As we’ve previously reported, the alma mater of the likes of Chelsea Clinton as well as Malia and Sasha Obama — the Bethesda, Maryland-based Sidwell Friends School — has made headlines in recent weeks, headlines for all the wrong reasons. First there was the report that two of the school’s three college counselors had resigned because of the behavior of some Sidwell Friends parents — including attempting to sabotage other students navigating the admissions process, recording conversations with school counselors, etc. And then a court case came to light in which a former Sidwell Friends student, Dayo Adetu, and her parents sued the school for allegedly discriminating against her based on her race. Well, the unwanted attention on the school hasn’t died down just yet. An editorial by Jim Jump for Inside Higher Ed shines the spotlight on the upper crust school once again. And while the piece is a good read, there is one point in the piece in particular that we thought we should bring to the attention of our readers.
Students and Parents Aren’t Privy to What’s Written in Letters of Recommendation
In reference to the Adetu suit against Sidwell Friends, Jump writes in his piece entitled “Ethical College Admissions: What Parents Won’t Accept,” “The dispute began over Adetu’s grades in two math courses. As part of a settlement agreement reached between the two parties, Sidwell Friends agreed to recalculate grades in the two courses without guarantee of a grade change. The school also agreed not to make negative or disparaging statements about the student to any third party. That was the genesis of the lawsuit and how it relates to college admission. The Adetus sued Sidwell Friends for breach of the agreement based on the fact that Dayo Adetu was the only one of the 126 seniors in her graduating class not to receive at least one unqualified college acceptance, despite applying to 13 colleges and universities. The Adetus interpreted that as proof that Sidwell Friends had sabotaged Dayo’s college process and therefore breached the settlement.”
As our readers know, applicants are asked to waive their FERPA right to see what their teachers and counselor write about them in their letters of recommendation. And if these rights aren’t waived, well, you can bet that college admissions officers will be skeptically reading between each and every word in those recommendations. What did the teacher really mean by this word? What is the teacher not saying? Why did this applicant not feel comfortable waiving their FERPA rights? What does the applicant have to hide? You get the picture.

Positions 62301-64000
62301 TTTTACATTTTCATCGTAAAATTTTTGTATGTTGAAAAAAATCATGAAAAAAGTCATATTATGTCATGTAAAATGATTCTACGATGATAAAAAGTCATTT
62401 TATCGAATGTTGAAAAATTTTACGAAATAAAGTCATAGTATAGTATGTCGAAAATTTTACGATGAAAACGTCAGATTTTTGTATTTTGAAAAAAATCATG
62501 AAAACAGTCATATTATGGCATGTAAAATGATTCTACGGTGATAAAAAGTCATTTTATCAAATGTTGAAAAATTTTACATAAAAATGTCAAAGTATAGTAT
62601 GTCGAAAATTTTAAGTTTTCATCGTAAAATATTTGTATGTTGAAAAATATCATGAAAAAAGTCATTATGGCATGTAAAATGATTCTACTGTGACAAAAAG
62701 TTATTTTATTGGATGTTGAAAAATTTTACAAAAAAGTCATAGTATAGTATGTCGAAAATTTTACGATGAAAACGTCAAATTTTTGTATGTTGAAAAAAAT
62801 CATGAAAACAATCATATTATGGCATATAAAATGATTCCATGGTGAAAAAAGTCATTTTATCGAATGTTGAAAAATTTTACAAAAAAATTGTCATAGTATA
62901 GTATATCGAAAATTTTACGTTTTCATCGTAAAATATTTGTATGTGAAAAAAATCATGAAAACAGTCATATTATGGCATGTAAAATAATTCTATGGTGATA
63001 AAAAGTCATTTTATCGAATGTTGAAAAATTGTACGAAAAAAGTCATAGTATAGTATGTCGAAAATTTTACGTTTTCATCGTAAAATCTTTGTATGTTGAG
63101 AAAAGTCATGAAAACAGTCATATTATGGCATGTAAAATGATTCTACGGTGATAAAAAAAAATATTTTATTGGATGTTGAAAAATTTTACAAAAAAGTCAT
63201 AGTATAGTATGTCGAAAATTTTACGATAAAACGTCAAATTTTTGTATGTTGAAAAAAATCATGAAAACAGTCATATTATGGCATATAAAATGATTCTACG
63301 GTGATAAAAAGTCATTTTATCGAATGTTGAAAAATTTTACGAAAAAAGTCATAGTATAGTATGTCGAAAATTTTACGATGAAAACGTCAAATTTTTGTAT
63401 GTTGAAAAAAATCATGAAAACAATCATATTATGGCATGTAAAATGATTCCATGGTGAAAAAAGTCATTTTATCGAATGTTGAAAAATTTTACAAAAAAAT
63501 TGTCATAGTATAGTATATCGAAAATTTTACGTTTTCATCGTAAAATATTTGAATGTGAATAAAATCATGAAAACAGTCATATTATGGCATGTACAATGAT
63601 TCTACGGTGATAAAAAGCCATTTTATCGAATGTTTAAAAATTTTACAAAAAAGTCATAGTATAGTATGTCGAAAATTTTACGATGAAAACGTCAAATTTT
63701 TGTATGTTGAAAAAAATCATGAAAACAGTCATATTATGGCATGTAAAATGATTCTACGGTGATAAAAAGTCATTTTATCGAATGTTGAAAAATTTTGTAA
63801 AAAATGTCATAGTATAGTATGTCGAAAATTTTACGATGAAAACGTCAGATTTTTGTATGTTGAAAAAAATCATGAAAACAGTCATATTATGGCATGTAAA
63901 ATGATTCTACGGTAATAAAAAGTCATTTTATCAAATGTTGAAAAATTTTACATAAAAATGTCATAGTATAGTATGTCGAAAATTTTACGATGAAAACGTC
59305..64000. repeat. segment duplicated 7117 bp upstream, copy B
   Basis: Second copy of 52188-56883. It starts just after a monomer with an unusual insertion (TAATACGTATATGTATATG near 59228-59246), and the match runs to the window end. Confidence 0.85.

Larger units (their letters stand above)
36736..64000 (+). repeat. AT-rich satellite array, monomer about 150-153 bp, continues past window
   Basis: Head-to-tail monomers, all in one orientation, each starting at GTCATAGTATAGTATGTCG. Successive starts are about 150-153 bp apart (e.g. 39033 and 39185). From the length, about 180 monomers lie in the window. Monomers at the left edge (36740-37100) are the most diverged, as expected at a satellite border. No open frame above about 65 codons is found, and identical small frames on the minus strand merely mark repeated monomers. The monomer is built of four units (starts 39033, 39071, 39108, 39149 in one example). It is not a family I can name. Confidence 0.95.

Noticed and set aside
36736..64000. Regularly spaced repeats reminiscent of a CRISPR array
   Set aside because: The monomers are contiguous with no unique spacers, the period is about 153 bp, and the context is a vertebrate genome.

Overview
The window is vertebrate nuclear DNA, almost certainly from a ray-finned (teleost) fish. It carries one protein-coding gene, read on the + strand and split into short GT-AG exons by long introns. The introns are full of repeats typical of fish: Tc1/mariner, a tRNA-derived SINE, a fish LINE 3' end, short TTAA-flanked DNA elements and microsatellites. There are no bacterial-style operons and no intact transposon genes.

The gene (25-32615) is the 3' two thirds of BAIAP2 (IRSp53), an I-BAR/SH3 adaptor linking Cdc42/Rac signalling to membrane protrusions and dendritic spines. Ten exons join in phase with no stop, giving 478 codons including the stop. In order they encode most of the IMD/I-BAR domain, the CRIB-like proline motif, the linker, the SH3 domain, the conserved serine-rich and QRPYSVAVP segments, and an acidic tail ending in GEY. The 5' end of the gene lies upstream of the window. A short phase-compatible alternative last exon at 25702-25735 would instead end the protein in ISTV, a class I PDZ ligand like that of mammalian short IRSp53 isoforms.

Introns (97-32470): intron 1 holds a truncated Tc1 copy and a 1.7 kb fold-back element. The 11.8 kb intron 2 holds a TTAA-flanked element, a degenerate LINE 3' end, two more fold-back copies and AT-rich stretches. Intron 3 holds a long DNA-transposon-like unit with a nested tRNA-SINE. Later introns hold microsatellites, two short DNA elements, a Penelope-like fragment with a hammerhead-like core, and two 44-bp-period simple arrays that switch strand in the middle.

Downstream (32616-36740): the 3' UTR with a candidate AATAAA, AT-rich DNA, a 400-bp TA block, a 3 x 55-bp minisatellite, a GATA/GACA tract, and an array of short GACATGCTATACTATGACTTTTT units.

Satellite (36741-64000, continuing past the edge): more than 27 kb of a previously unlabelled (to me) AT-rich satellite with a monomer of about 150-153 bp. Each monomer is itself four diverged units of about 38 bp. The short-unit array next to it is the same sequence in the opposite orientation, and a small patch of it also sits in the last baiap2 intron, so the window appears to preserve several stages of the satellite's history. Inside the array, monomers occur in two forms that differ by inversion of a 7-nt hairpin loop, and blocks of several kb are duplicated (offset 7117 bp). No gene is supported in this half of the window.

Sometimes What’s Not Said In Letters of Recommendation Says A Lot Too
So we’re not exactly shocked that a student who sued her own high school for alleged discrimination not only didn’t get into the colleges of her dreams when she applied as a high school senior but came to suspect that her letter writers hurt her case for admission. After all, the settlement agreement from her suit didn’t ensure that her teachers and counselor would write glowing recommendations. The settlement agreement simply aimed to ensure that the teachers and counselor couldn’t write “negative or disparaging statements.” Not writing negative or disparaging statements is a far cry from writing a glowing letter of recommendation…wouldn’t you say?
Herein lies the life lesson for all: don’t sue your school and then expect that the action won’t adversely impact your case for college admission. It sounds to us like that settlement agreement wasn’t worth the paper it was written on since it didn’t ensure the student would receive great recommendations — only that she wouldn’t be disparaged in said letters. When a student is seeking admission to our nation’s most elite universities — as this student certainly was — letters of recommendation that aren’t glowing can torpedo a candidacy.
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